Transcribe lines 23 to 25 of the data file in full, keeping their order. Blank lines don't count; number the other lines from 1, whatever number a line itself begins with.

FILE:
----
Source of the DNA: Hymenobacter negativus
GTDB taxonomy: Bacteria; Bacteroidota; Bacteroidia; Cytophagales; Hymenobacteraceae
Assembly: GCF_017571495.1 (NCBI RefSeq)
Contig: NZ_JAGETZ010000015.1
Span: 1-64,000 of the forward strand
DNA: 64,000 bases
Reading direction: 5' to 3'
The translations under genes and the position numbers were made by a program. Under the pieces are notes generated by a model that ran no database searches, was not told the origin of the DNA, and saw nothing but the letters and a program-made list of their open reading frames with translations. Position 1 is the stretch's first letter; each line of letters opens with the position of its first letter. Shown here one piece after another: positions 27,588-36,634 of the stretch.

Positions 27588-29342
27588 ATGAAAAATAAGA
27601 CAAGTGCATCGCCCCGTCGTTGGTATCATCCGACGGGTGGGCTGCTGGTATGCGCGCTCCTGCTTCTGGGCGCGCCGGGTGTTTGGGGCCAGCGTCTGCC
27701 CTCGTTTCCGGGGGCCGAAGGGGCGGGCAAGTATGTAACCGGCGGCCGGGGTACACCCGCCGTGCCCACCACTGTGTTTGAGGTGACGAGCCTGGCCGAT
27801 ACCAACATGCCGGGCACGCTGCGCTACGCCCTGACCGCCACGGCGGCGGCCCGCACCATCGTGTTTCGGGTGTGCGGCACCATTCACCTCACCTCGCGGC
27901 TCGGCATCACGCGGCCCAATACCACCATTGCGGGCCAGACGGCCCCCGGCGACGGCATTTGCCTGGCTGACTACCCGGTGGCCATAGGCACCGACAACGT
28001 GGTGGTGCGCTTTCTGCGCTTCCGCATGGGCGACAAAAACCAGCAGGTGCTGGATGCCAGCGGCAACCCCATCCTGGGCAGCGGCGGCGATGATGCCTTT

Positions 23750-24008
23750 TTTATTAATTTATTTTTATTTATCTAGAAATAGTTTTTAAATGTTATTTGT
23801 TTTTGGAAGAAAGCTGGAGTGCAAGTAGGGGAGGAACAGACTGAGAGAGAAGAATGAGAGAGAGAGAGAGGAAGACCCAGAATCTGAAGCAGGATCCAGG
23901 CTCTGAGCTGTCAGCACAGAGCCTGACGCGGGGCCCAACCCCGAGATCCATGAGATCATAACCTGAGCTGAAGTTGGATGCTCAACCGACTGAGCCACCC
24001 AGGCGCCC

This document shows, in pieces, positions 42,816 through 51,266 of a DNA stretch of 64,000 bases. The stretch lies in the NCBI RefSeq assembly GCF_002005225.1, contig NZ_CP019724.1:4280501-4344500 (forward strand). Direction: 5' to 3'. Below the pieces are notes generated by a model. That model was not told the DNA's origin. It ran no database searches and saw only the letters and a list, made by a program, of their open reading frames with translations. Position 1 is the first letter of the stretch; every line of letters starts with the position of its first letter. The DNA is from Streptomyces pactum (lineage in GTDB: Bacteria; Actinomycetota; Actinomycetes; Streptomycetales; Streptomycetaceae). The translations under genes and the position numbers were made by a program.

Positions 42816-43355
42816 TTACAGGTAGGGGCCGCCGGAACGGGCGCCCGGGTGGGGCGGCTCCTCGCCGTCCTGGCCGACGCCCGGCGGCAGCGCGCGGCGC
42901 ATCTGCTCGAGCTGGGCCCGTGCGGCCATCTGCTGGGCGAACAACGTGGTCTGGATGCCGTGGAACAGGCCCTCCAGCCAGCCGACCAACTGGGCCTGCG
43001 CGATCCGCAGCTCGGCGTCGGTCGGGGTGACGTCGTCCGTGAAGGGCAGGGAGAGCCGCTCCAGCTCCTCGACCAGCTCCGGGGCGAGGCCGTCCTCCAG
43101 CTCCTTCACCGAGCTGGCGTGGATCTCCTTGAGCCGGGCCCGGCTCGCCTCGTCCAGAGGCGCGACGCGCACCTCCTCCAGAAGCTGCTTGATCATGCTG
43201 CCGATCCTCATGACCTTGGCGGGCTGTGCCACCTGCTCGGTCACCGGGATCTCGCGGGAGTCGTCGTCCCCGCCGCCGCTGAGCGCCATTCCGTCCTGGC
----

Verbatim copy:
42816 TTACAGGTAGGGGCCGCCGGAACGGGCGCCCGGGTGGGGCGGCTCCTCGCCGTCCTGGCCGACGCCCGGCGGCAGCGCGCGGCGC
42901 ATCTGCTCGAGCTGGGCCCGTGCGGCCATCTGCTGGGCGAACAACGTGGTCTGGATGCCGTGGAACAGGCCCTCCAGCCAGCCGACCAACTGGGCCTGCG
43001 CGATCCGCAGCTCGGCGTCGGTCGGGGTGACGTCGTCCGTGAAGGGCAGGGAGAGCCGCTCCAGCTCCTCGACCAGCTCCGGGGCGAGGCCGTCCTCCAG